Lawyers ask Bench to cut long wait for written judgments
Erica Virtue, Senior Gleaner Writer
The failure of some judges to provide written judgments in a timely manner is hurting scores of Jamaicans who are spending months and at times years in prison without being able to appeal their convictions or sentences.
The Sunday Gleaner has learnt that some judges have gone into retirement without handing down the written judgments for more than 10 years, and some persons have died without the benefit of the written judgments to further their case.
A group of attorneys who spoke to our news team last week said they were among many waiting on the written judgments on cases done in the last decade.
The frustrated attorneys charged that the Jamaican Bar Association, the professional organisation of which they are members, has received several complaints about these tardy judges.
This rubbish must stop. I know at least 10 attorneys awaiting written judgments. One of the cases which, thank God, has been settled, involved a matrimonial issue and the complainant wanted to appeal. By the time it was finally handed down she died, said one of the attorneys who asked not to be named.
I personally know judges who have retired to rahtid, and the judgments are still outstanding. The chief justice, I am sure, is aware of the problem, but it remains the same. In any Commonwealth jurisdiction where this is not done after six months maximum, this constitutes judicial misconduct, said another attorney, as he noted that judicial misconduct is grounds for the dismissal of a judge.
President of the Bar Association, Donovan Walker, admitted that the delay in handing down written judgments by some judges is a concern, but said significant progress has been made in securing some of the outstanding judgments through efforts involving Chief Justice Zaila McCalla.
For quite some time, even before I became president, it has been a problem that we have discussed at the Bar Council, that there are some judges who have delayed writing and presenting judgments. So yes, some have had judgments outstanding for years, said Walker.
Concerns raised with judges
He said through regular meetings with the chief justice, the concerns of the attorneys have been pointed out to the judges at all levels.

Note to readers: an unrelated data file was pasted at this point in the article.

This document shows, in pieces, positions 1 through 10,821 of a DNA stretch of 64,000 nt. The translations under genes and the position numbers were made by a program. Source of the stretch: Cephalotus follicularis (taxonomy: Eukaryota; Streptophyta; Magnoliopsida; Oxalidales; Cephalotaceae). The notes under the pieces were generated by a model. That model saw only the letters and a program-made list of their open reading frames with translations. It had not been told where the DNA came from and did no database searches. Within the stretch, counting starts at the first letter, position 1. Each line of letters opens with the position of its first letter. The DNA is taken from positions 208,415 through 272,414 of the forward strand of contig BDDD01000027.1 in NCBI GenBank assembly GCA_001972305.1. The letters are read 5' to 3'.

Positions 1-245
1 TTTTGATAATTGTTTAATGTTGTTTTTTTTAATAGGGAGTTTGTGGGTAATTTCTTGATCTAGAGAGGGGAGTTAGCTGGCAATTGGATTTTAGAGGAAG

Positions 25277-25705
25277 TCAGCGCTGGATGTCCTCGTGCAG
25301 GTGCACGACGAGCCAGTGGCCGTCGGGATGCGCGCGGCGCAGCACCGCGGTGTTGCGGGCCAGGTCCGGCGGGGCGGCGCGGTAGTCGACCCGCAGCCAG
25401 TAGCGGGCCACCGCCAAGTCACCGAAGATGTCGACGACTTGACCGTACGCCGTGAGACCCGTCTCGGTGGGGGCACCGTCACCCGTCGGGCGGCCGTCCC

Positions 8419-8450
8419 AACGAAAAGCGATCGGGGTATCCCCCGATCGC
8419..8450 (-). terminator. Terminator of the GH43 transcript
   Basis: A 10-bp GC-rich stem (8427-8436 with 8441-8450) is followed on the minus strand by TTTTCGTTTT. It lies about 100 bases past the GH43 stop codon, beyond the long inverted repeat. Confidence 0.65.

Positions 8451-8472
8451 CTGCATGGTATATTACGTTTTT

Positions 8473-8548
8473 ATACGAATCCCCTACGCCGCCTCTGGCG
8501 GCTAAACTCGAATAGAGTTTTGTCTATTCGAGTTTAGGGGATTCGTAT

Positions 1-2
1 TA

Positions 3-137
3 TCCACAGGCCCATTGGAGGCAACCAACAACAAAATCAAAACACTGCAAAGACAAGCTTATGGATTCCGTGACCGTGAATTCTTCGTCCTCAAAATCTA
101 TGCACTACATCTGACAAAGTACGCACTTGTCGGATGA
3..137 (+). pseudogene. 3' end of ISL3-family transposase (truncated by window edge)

The chief justice said it would be helpful if a list of outstanding judgments was provided. Consequently, the Bar Association emailed members asking for such a list of outstanding judgments. We received a list of about 40 cases, and we sent the list to the chief justice. My understanding is that most of those cases have been cleared up, Walker told The Sunday Gleaner.
He lauded McCalla for her effort in securing the outstanding judgments, but said the Bar Association is under the impression that perhaps hundreds of judgments are outstanding over the years.
The Bar Association is of the view that a number of attorneys dont want to write because they are fearful of retribution or reprisal. So we have arranged for the attorneys to write to us and we send it to the chief justice. However, some attorneys have also told us they do not complain because their clients asked them not to, said Walker.
But of those we got, some judgments were outstanding for about eight to 10 years; one or two of the judges retired and left the Bench not having written the judgments, but one thing that should be noted is that while there are unacceptable numbers of cases that are outstanding, to be fair to the system, most of the judgments are delivered within a reasonable time. But there are a few judges whose names constantly repeat with outstanding judgments, stated Walker.